Locally produced food could feed most city dwellers, German climate researchers say
In a global analysis of the potential of local food production to feed hungry cities in the present and in future, researchers from the Potsdam Institute for Climate Impact Research (PIK) have found that a large number of urban residents in many parts of the world could be nourished by local agriculture, but climate change might eliminate that option if greenhouse gas emissions are not rapidly reduced. The report points out that billions of tons of agricultural products – from New Zealand apples and California avocados to Argentine steaks – are transported daily to cities around the globe on roads, rail and water, stressing that “this food transport is linked to a huge amount of CO2 emissions”. Co-author Prajal Pradhan adds that a growing world population means growing urban infrastructures, growing resource consumption and growing greenhouse gas emissions. “That’s why we asked ourselves: What would happen if cities sourced their food from local agriculture in areas surrounding them? How many people could be nourished, how much CO2 could be avoided by reduced transport needs? And last: would unmitigated global warming change the picture?”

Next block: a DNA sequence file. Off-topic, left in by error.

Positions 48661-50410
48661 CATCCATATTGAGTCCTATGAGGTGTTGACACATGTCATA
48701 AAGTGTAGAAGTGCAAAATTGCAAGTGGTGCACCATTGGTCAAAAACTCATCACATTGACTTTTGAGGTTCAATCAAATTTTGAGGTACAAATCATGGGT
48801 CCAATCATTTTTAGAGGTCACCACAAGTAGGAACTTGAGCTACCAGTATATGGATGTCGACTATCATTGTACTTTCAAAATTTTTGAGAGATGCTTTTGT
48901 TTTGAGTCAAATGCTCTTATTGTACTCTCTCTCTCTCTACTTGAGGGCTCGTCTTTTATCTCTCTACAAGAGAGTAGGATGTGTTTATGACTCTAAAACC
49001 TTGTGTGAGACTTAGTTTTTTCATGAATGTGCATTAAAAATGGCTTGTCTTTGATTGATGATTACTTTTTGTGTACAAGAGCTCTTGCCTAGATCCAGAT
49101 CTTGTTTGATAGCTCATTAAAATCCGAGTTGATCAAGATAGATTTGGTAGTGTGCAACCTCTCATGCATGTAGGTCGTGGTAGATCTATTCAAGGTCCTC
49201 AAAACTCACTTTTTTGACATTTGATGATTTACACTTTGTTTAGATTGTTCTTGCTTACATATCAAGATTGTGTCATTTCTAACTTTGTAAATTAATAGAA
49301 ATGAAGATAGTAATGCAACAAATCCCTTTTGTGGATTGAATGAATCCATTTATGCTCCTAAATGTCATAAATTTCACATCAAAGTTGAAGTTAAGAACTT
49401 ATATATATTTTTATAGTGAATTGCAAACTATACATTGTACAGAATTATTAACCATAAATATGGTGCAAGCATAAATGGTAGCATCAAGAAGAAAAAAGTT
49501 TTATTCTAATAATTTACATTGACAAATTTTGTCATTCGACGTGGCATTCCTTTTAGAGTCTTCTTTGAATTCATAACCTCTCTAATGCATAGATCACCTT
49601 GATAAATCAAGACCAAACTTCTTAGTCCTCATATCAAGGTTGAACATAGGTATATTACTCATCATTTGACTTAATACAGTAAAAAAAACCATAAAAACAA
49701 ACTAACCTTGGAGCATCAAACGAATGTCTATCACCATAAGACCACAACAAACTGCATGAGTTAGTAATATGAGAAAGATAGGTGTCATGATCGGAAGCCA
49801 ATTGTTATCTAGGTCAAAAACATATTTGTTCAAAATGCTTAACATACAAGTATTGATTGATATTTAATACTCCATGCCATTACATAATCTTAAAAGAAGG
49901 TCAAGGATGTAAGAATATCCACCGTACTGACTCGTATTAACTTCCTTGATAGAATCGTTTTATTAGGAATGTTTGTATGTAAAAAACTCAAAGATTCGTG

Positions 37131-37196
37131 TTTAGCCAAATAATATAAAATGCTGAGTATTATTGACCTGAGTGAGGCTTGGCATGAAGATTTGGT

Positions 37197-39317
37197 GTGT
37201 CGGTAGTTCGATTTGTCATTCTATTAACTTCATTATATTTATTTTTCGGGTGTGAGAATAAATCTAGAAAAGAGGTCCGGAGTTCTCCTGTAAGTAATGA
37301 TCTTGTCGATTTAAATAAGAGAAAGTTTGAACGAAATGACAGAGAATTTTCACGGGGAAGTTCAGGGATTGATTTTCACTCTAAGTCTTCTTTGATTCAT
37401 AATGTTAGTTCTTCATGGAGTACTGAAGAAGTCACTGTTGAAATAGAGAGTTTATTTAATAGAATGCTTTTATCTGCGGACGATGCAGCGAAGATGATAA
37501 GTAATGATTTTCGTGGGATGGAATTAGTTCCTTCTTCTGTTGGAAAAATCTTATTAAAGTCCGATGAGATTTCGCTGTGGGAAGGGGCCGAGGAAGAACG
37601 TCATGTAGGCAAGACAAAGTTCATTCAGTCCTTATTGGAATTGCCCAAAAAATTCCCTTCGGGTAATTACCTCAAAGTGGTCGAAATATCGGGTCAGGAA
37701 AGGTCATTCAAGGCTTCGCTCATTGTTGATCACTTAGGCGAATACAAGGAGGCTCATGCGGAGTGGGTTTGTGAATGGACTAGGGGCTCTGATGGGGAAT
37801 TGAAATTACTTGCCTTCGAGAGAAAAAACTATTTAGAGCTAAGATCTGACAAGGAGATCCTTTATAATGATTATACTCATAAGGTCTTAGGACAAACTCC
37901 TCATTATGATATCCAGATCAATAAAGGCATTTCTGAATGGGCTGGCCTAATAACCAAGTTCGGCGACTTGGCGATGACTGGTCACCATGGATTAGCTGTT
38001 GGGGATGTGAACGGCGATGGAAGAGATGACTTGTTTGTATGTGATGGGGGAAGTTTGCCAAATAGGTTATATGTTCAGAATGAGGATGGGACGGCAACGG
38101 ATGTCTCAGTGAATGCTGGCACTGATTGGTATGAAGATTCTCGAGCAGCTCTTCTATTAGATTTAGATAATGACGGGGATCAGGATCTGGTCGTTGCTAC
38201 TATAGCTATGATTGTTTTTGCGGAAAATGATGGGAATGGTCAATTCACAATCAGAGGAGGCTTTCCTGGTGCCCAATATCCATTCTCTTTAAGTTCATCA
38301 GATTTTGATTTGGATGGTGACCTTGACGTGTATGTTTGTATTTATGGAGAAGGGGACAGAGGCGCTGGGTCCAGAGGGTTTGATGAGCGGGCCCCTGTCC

Using a new Urban Assessment Model developed at PIK, the researchers analysed the nourishment potential of local agriculture on land surrounding urban areas and investigated food transport in order to show how optimisations would reduce the environmental food-print of cities. "Of course, feeding our cities by local agriculture is not a switch we could simply flip, and self-sufficient cities would not be able to just duplicate what's on our plates today," lead author Steffen Kriewald explains. "Regional agriculture would not be able to produce all foods on our menu in a globalised food world, however, nutrition requirements could be met in many regions of the world, our study shows."